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Published: Thursday, 1/29/2004

Sylvania: Bike trail to quarry advances

BY MIKE JONES
BLADE STAFF WRITER

A bicycle trail in the new parkland owned by the Olander Park System designed to run to Fossil Park and the area of Centennial Quarry and Terrace has been given preliminary approval by the Ohio Department of Transportation.

A final OK depends on a state grant for 80 percent of the price tag of approximately $650,000 for the trail that would have the area of Timberstone Junior High School as its other end.

Bikeways were prominently mentioned as important to the area when Olander and residential developers announced plans for the area east of Mitchaw Road between Sylvania Avenue and Brint Road.

The area is being developed as a residential community with about 60 acres belonging to Olander.

The park board has decided that much of the land will remain in its natural state, although a sledding hill may be developed and there is the possibility of the construction of a community building, according to Gary Madryzkowski, director of the park system.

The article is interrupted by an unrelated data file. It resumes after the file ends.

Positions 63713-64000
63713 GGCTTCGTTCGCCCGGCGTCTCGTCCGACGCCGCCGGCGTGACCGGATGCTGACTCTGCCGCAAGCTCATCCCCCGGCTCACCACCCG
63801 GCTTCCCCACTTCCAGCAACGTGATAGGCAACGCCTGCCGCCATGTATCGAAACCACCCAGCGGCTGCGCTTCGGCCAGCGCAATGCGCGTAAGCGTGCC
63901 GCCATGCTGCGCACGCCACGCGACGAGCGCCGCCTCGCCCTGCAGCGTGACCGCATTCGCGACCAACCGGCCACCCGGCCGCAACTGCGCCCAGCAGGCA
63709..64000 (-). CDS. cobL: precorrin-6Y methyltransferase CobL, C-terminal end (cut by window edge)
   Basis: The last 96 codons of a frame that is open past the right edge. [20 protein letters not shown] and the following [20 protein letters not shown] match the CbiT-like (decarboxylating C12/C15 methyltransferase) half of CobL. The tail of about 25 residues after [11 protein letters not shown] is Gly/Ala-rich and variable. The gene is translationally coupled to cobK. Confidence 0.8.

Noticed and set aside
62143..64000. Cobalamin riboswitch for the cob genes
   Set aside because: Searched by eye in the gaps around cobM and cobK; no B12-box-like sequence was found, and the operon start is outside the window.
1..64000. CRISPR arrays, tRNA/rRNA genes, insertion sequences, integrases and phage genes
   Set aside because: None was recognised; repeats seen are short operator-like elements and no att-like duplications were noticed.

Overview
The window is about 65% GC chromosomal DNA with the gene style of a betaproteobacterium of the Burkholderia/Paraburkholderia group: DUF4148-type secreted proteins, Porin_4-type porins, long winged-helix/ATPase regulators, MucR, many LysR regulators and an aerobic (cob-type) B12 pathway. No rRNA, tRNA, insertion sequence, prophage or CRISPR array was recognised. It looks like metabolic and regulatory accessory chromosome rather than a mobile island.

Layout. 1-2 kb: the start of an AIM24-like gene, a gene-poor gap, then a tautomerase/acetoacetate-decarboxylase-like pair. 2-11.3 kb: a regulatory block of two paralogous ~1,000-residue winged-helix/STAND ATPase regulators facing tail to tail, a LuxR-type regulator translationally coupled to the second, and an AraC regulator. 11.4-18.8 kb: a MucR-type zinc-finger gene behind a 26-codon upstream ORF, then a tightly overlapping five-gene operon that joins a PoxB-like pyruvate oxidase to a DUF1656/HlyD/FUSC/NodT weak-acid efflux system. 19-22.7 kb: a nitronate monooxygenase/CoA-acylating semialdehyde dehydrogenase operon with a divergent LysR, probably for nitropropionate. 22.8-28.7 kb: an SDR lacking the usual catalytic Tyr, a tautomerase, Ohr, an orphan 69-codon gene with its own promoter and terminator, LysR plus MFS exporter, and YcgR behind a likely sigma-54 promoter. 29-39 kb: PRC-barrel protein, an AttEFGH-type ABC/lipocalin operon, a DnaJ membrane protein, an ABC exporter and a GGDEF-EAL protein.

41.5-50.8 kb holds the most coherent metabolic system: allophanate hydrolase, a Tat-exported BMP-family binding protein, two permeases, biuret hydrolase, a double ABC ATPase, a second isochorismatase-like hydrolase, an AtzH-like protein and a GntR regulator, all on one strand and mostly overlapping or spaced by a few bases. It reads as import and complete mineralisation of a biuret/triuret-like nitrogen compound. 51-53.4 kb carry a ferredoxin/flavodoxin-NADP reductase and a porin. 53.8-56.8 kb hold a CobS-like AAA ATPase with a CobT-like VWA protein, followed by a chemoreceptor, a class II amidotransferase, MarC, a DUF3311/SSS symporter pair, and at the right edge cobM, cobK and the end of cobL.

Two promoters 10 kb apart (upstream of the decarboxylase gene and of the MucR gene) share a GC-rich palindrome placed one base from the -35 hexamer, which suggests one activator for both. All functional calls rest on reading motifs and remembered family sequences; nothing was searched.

At the time the land was acquired by the park last year, Mr. Madrzykowski said an important consideration was the development of bike trails. The trails, he said, were not only for recreation, but to allow youngsters a way to ride to Timberstone without having to use their bikes on the increasingly busy streets in the area.

Mr. Madrzykowski said the park system would construct the trails and restore the area to create natural corridors.

He noted that the planned trail end at Centennial Quarry and Terrace would connect with an existing bike path to Pacesetter Park on Sylvania Metamora Road. An area south of Pacesetter is to begin development as a residential neighborhood with some commercial units near Brint Road.

When zoning was approved, the developer, Doug Wamsher, said he was aware of Olander s plans for bike paths in the area and said he hoped to be able to incorporate bikeways into his development to enhance those of Olander.

In his application to the state, Mr. Madrzykowski also noted that the Olander site is about three miles west of the King Road end of the University/Parks bicycle trail.

He noted that there have been efforts to extend the University/Parks trail west, along the northern border of the former King Road Landfill. He was optimistic that a connection eventually could be made. He said that if the application is approved, Olander has sufficient funds to pay its share and begin work on the trail.



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